Operating System Benchmarking in the Wake of Lmbench: Case Study of the Performance of NetBSD on the Intel Architecture

Aaron Brown and Margo Seltzer

Abstract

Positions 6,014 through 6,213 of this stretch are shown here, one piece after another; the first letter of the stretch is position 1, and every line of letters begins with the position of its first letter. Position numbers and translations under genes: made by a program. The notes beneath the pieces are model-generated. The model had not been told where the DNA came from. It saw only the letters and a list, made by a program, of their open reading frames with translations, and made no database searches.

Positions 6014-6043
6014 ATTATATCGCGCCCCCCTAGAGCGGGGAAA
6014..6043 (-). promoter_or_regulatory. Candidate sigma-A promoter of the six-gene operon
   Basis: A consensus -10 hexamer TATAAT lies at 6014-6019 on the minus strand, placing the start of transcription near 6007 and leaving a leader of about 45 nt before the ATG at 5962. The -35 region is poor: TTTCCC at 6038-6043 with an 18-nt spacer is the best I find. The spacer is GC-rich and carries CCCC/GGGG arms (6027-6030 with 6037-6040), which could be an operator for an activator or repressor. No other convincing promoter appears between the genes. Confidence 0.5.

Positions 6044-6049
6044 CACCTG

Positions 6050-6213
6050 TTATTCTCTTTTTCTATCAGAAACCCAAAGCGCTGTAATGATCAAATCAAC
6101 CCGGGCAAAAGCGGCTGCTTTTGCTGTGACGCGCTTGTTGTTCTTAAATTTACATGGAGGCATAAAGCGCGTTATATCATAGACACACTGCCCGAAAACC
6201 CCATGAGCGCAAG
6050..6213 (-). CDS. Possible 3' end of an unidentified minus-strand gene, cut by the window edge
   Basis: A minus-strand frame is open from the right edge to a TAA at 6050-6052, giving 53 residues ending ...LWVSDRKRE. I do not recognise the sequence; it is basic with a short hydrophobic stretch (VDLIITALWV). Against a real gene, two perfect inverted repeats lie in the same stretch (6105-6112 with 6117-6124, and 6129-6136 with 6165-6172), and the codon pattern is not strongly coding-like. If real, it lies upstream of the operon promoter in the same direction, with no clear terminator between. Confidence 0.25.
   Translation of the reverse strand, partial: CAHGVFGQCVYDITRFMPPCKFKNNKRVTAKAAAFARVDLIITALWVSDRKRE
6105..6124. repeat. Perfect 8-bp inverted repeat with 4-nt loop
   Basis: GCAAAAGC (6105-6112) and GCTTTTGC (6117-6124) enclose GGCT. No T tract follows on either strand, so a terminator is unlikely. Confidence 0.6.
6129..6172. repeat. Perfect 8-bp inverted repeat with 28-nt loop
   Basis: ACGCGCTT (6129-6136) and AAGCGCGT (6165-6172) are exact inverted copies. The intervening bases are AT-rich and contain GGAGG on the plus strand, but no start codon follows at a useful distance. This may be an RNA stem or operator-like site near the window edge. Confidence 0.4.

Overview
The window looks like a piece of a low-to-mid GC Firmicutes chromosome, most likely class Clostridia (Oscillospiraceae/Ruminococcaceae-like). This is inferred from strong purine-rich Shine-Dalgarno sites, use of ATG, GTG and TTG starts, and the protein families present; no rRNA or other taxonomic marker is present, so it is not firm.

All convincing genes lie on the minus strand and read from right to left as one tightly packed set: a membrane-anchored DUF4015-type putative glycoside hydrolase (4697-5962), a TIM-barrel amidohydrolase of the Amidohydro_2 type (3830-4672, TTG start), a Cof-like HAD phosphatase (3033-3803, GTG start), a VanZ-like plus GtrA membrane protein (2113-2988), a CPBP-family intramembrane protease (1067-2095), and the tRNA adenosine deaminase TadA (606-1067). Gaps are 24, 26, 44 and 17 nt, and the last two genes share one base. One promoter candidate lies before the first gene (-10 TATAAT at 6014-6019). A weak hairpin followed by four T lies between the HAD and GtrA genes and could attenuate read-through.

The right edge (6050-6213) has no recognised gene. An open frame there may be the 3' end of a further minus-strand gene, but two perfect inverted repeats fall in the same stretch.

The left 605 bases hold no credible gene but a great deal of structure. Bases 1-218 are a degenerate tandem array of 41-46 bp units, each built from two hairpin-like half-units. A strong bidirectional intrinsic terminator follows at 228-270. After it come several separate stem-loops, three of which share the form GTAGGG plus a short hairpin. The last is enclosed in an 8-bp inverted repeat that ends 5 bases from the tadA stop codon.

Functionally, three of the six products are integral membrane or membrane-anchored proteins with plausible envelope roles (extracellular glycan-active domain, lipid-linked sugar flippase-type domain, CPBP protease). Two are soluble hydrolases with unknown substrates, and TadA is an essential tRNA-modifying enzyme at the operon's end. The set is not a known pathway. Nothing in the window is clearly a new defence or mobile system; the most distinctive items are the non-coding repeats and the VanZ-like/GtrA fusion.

The lmbench suite of operating system microbenchmarks provides a set of portable programs for use in cross-platform comparisons. We have augmented the lmbench suite to increase its flexibility and precision, and to improve its methodological and statistical operation. This enables the detailed study of interactions between the operating system and the hardware architecture. We describe modifications to lmbench, and then use our new benchmark suite, hbench:OS, to examine how the performance of operating system primitives under NetBSD has scaled with the processor evolution of the Intel x86 architecture. Our analysis shows that off-chip memory system design continues to influence operating system performance in a significant way and that key design decisions (such as suboptimal choices of DRAM and cache technology, and memory-bus and cache coherency protocols) can essentially nullify the performance benefits of the aggressive execution core and sophisticated on-chip memory system of a modern processor such as the Intel Pentium Pro.
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